Solar-powered timber tower focuses on flexibility
Tall timber construction is on the rise, but if you're not yet convinced it's a good idea, then perhaps Patch22, designed by Frantzen et al architecten, may change your mind. Located in Amsterdam, Netherlands, the wooden high rise ticks all the right boxes: inviting, sustainable and above all flexible, it allows residents to enjoy whatever layout they want – even to the point of putting their bathtubs on the balconies.
Its name a play on Catch 22, Patch22 rises to a height of 30 m (98 ft), making it the tallest wooden apartment building in the Netherlands. It comprises a total floorspace of 5,400 sq m (58,125 sq ft).
The residential units were sold empty and have hollow floors that are easily lifted so that wiring and plumbing can be accessed and changed to suit the layout that the owners want. In addition, due to a deal the developers made with the planners, the residential building can be used as an office building in the future if this becomes advantageous.
Patch22's south-facing loggia balconies sport folding glass sheets to turn the spaces into a winter garden, making them something of a sun trap – so much so that several outgoing types have taken it upon themselves to install bathtubs out there.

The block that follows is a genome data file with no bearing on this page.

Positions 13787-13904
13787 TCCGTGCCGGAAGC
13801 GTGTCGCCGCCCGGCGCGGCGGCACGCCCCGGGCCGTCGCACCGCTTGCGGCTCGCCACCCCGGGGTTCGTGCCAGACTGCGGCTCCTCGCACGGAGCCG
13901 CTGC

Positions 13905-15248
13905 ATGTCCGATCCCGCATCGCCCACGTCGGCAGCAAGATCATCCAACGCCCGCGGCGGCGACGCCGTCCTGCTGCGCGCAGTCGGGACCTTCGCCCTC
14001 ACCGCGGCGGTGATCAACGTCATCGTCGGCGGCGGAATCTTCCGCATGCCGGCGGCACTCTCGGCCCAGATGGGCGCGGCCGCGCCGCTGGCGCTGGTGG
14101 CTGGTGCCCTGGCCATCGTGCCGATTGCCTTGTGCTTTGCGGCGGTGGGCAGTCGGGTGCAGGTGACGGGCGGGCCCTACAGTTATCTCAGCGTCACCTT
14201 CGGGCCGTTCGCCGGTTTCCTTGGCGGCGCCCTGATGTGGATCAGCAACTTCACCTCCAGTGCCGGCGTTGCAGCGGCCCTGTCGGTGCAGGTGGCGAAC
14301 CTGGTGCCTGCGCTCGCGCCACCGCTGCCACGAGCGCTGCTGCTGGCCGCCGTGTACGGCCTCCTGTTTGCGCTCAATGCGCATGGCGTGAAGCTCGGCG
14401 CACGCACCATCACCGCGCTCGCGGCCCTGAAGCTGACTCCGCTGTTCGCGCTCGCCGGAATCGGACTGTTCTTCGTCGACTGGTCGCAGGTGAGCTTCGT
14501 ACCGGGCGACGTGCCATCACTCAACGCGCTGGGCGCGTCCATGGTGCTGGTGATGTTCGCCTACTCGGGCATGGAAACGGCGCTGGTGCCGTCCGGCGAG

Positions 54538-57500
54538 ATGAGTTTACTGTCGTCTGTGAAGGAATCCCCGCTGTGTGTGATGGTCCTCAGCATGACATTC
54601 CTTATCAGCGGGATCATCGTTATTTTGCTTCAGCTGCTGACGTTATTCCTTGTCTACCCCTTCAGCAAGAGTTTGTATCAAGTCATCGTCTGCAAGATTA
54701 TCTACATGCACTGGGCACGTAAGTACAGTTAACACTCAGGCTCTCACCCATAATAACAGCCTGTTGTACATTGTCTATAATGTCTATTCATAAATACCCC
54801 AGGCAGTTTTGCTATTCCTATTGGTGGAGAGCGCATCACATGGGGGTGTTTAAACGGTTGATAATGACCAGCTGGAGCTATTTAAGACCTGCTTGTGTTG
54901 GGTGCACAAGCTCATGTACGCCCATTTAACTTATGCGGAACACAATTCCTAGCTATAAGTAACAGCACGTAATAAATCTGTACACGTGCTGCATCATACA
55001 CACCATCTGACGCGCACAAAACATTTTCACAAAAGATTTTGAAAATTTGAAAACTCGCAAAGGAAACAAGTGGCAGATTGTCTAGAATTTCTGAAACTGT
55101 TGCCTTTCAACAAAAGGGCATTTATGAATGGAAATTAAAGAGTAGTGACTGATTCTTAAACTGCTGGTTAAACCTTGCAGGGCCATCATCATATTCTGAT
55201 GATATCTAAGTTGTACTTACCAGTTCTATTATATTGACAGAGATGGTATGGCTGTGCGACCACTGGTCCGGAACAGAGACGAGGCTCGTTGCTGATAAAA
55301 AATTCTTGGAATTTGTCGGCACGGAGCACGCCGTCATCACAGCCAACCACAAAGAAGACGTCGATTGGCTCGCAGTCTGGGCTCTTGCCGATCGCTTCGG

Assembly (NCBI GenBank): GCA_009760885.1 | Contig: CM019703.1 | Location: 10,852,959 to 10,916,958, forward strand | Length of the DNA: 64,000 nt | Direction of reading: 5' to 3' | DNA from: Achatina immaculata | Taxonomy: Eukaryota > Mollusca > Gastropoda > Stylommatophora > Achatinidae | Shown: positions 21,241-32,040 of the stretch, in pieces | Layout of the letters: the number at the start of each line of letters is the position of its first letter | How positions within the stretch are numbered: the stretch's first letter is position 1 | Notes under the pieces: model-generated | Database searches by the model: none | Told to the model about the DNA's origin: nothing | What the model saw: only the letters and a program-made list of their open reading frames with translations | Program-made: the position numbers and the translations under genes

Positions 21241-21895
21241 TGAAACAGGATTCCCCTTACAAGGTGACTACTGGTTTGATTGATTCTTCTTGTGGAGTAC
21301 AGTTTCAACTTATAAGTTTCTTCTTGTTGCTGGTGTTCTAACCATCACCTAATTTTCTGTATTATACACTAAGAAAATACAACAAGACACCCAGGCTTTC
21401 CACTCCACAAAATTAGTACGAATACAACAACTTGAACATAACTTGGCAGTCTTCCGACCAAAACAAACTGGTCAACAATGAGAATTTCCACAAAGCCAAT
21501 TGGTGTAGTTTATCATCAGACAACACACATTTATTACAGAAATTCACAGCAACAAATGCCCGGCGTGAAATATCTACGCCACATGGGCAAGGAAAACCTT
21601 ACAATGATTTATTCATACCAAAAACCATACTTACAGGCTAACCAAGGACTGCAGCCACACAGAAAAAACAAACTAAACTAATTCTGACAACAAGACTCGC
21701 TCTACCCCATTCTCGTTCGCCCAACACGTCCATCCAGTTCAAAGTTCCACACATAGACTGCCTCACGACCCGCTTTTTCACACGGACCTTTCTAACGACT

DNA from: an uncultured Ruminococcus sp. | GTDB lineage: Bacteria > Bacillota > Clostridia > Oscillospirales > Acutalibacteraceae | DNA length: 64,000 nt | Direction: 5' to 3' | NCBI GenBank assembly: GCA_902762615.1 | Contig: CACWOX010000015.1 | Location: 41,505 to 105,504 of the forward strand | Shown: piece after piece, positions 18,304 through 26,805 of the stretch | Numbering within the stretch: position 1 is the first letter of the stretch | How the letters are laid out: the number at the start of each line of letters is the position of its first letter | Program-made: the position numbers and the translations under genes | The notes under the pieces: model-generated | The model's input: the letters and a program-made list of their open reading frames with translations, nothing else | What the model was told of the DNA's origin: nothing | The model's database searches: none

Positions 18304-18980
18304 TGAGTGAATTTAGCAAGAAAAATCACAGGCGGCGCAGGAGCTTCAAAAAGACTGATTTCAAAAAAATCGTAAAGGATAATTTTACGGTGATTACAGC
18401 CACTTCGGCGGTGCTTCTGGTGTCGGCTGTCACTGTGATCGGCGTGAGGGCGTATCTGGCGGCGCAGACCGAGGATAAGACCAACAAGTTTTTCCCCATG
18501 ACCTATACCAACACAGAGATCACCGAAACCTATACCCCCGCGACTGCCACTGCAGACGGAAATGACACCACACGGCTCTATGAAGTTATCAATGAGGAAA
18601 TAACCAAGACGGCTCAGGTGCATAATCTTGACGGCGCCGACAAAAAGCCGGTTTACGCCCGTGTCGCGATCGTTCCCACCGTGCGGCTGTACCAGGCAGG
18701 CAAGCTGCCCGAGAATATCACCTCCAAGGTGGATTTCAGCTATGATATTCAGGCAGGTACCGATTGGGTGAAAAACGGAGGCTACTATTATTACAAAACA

The high-rise features a solar panel array on the roof which produces electricity, sending any excess juice back to the grid (and, presumably, drawing from the grid too if the solar power falls short).
A rainwater collection system feeds the toilets and underfloor heating is fed by a furnace in the basement that runs from pellets derived from timber waste. However, there are also stoves inside some of Patch22's apartments.
You still can't really talk about a wooden high rise without the question of fire coming up, but it's far from a tinder box.
"Fire regulations were met with by simply enlarging all the wood dimensions," explains the company in a press release. "In case of fire the outer layer of wood can burn up and will protect the structurally necessary wood by charring for up to 120 minutes. It is the first apartment building in the Netherlands to use this approach and therefore to make it possible to experience the atmospheric qualities of wood in a high-rise building."
Treehugger's Lloyd Alter also reports that Patch22 features a concrete floor system that was implemented due to cost concerns.
Patch22 was completed last year for €6.4 million (roughly US$6.85 million). Frantzen et al architecten has teamed up with H20 installation consultancy & building management, which also worked on this project, to build a similar building nearby. Dubbed Top-Up, this new building is due to break ground in June of this year.
Source: Frantzen et al architecten